1234 GMT September 18, 2019
The protest, with an estimated turnout of 100,000 people by organizers and 20,000 by local media, was held in the center of Rome on Saturday, Press TV reported.
The demonstrators chanted slogans against far-right Italian Interior Minister Matteo Salvini and against his proposed law on security and immigration, which would facilitate the expulsion of refugees and asylum seekers from the European country.
The legislation — which tightens immigration regulations and limits the right to asylum — was forced through the upper house of parliament by the government on Wednesday.
The lower chamber now has until the end of November to vote on the bill.
Among the demonstrators in the Saturday rally was Domenico Lucano, the former mayor of Riace in the Italian region of Calabria, who was recently removed from office, put under house arrest, and later banished from the southern town on charges of facilitating undocumented migration.
“I am here because I am part of this people that follows a dream of humanity and to protest against the hatred, the fascist and racist drift that is emerging not only in Italy but also in Europe,” he said.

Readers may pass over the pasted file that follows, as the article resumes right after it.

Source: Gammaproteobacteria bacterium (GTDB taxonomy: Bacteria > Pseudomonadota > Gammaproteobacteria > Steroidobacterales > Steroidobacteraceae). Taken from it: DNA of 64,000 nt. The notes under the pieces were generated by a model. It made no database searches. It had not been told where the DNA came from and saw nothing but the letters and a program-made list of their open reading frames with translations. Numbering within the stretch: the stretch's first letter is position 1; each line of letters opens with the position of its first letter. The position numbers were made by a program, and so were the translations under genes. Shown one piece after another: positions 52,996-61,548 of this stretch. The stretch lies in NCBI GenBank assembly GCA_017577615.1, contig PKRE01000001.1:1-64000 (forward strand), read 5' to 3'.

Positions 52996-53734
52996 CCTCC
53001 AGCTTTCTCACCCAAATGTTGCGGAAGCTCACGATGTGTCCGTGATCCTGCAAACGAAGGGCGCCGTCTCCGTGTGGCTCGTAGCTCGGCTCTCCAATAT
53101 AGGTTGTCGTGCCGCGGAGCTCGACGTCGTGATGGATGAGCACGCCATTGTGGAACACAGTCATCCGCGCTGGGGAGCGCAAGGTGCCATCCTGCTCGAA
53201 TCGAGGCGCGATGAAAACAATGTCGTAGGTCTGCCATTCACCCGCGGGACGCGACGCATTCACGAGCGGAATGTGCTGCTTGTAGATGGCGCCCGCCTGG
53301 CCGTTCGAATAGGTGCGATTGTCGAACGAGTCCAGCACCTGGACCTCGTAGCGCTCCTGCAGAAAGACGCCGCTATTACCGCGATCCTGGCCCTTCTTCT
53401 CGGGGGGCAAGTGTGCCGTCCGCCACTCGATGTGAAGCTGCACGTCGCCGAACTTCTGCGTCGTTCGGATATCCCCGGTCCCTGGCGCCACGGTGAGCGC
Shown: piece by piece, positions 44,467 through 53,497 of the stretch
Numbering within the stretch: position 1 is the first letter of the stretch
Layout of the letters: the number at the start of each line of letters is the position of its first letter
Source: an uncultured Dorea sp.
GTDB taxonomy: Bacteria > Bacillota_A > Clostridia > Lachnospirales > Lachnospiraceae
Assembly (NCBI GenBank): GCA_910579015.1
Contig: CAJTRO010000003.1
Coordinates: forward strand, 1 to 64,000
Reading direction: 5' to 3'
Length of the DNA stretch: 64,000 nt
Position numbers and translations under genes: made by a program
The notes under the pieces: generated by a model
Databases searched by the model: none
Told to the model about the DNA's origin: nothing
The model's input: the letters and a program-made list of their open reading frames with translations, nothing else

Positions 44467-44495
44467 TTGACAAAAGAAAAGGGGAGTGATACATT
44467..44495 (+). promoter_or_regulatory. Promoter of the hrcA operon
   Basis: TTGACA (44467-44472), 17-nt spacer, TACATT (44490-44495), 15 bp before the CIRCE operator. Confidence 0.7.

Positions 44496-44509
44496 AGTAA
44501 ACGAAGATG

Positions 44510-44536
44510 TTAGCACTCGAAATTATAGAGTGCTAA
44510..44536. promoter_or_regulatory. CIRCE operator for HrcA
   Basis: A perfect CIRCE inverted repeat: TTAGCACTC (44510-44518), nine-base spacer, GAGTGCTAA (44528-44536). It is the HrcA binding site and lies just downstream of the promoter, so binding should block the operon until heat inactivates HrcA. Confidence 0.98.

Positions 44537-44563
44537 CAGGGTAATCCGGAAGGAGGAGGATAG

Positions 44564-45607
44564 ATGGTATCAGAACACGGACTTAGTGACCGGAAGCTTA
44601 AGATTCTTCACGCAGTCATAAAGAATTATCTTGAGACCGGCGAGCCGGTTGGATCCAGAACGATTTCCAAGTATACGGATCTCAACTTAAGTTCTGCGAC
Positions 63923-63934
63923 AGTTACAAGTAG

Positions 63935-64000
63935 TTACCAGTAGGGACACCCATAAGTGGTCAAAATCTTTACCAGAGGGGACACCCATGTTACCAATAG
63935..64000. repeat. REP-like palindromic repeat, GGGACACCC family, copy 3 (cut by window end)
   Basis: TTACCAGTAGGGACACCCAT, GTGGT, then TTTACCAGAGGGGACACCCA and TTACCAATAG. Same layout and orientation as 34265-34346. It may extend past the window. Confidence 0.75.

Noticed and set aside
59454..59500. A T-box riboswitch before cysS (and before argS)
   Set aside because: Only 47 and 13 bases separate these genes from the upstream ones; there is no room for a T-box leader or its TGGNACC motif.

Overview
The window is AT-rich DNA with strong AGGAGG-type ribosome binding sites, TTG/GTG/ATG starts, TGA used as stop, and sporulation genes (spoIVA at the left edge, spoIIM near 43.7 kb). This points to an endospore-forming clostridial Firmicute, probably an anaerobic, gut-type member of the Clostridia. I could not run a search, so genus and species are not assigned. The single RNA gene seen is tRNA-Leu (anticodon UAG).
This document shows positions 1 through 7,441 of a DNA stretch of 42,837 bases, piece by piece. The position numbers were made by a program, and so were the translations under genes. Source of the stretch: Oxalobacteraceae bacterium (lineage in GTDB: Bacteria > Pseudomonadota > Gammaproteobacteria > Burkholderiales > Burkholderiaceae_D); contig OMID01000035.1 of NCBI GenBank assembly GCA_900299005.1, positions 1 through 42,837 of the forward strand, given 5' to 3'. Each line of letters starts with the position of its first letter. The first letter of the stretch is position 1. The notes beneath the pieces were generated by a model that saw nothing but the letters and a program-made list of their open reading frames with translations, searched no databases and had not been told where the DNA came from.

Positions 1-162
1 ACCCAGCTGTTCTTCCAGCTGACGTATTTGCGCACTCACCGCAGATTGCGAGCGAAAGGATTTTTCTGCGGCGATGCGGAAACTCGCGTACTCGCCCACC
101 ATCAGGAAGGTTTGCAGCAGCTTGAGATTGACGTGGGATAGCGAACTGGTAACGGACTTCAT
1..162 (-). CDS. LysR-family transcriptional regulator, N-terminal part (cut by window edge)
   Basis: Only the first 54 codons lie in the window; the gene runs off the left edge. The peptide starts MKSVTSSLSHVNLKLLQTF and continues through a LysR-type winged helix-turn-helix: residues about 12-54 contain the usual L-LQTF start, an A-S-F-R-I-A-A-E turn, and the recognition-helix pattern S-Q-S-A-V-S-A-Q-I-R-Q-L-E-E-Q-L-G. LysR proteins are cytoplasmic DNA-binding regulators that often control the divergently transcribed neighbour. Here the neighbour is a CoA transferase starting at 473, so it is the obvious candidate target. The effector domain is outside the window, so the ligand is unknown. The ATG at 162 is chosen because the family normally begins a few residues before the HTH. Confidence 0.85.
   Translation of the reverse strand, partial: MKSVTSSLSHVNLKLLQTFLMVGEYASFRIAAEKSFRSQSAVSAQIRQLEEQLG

The anti-racism protesters in Rome argued that Italy’s populist government had been spreading a ‘growing climate of hatred’ since it came to power in June.
Salvini, whose far-right party has formed a ruling coalition with the Five Star Movement, has accused other European Union (EU) members of putting an unfair share of refugees and asylum seekers arriving in Europe on Italy’s shoulders.
The interior minister, who also acts as deputy prime minister, has over the past months refused to allow ships carrying refugees and asylum seekers rescued in the Mediterranean to dock at Italian ports.
Italy was one of the main destinations for refugees fleeing war and poverty in Africa before the new populist government took office.
Over the past five years, more than 600,000 refugees reached Italy by risking their lives on board rickety boats in the sea. Some 500,000 of them are still staying in the country.
The United Nations (UN) says more than 1,600 people attempting to reach Europe have died or gone missing this year, with the rate of fatalities soaring, particularly in the Mediterranean Sea. Some 2,853 lost their lives trying to cross the central Mediterranean in 2017.